The Duchess of Malfi, White Bear Theatre, Kennington

24 Sep

Themes of silence and concealment run through The Duchess of Malfi, by John Webster.  In the tiny venue of the White Bear Theatre, Kennington, Eyestrings Theatre’s production was visceral, stripping back the play to expose the frailty and brutality of the characters.

A pervading sense of unease began at the outset when the cast, already seated on chairs at the front as the audience came in, suddenly broke into wide, forced, almost deranged smiles, turning to the audience and making eye contact with individual audience members, which was unsettling, and provoked a fair amount of nervous laughter in the audience.

The Duchess of Malfi is a young widow, who is forbidden from marrying again by her brothers, the Cardinal and Ferdinand. The reasons for her brothers’ not wanting her to remarry may be attributed to a wish not to share their inheritance with her but there are other, more complex reasons at play, as there always are in Jacobean tradegy. By marrying Antonio, who is a steward, the Duchess shows that her motives for marriage are not political or strategic, but based on love and sexual attraction and it seems that this is one cause of her brothers’ chagrin. In the world of the play, female sexuality is threatening to men, something to be suspicious of, Ferdinand referring to her disdainfully as a “lusty widow”.

Is the Duchess a feminist figure? Perhaps her motives, which are simply to be happy, to marry and have a family, would not be seen as particularly feminist now, but it certainly takes courage to rebel against her brothers’ wishes. “I through frights and threatenings will assay/This dangerous venture,” she says, determined to get what she wants in spite of them. In the context of the play, she is asserting her sexuality and subverting the ideals of power and class by marrying, in secret, beneath her, and against her male relatives wishes, which makes her a fairly radical figure by contemporary standards. Furthermore, her “crime” is thrown into sharp relief against the hypocrisy of the Cardinal, a man of the clergy who is involved with a married woman, Julia.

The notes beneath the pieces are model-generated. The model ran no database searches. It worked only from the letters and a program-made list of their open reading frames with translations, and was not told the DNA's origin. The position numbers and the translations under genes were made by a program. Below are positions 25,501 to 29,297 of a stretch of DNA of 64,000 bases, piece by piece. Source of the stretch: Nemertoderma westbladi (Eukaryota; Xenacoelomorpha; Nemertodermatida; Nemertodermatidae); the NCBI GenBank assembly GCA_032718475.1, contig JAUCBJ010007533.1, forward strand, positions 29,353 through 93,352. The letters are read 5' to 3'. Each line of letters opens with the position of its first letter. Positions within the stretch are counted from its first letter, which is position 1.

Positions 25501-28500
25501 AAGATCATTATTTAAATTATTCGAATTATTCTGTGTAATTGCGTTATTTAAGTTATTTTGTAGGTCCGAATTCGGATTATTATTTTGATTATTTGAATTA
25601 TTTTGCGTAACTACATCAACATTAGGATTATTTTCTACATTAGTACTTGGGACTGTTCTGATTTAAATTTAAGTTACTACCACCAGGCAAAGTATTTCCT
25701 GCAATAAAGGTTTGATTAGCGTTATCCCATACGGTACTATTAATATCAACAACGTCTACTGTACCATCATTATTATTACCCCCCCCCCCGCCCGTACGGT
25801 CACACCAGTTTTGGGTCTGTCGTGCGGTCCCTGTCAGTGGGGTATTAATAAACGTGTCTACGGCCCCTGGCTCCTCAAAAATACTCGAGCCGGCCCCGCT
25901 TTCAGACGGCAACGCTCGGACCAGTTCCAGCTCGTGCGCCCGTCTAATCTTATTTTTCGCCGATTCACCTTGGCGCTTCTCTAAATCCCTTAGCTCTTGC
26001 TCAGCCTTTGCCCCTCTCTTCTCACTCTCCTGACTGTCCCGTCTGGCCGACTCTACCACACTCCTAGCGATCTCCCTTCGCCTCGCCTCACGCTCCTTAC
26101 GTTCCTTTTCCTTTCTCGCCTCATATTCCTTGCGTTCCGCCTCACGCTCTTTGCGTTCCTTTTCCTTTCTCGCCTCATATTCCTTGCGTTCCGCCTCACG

The brothers fear the Duchess’s power should she remarry, as a woman, alone, chaste and silent, is not threatening to them. Kelly Hotten, who plays the Duchess, cut a slight figure in a close-fitting grey gown, emphasised at times by her drawing in her shoulders, making her appear bird-like and fragile. In contrast, Ferdinand, played by Orlando James, is muscular and, in his final scenes, appears without a shirt, as if to emphasise his masculinity. However, by this point he has shown himself to be fragile is in his mind, as he succumbs to madness through his guilt, finally being murdered by Bosola, the servant he had commissioned to murder the Duchess. This physical strength/mental fragility of Ferdinand contrasts nicely with the Duchess’s physical frailty but strong mindedness. In contrast to Ferdinand’s mad ranting at his end, the Duchess is calm and quiet. As Bosola says of her, “Her silence, methinks, expresseth more than if she spake.” Also, her death is a kind of symbolic silencing, as she is strangled, she says, “Go tell my brothers, when I am laid out,/They then may feed in quiet”. As well as the Duchess herself being silenced, so is Julia, who is murdered by the Cardinal to prevent her from revealing the fact that the brothers order the murder. Also, Cariola, the Duchess’ maid is murdered mid-plea for her life, almost in mid-sentence.

The only male in the play who does not wish the silence of women, and the Duchess in particular, is Antonio, “You only will begin then to be sorry when she doth end her speech,” he says at the beginning of the play. However, being direct about her desires as a woman is difficult. When she declares her love for him, she speaks of her frustration that as women, “we/Are forc’d to express our violent passions/In riddles, and in dreams.” Female sexuality is a taboo subject in this play and the Duchess is the sole figure to rebel against this and act on her desires. As she says to Antonio, “This is flesh and blood, sir/’Tis not the figure cut in alabaster”.

The Duchess of Malfi is on at The White Bear Theatre, Kennington, until 30 September.

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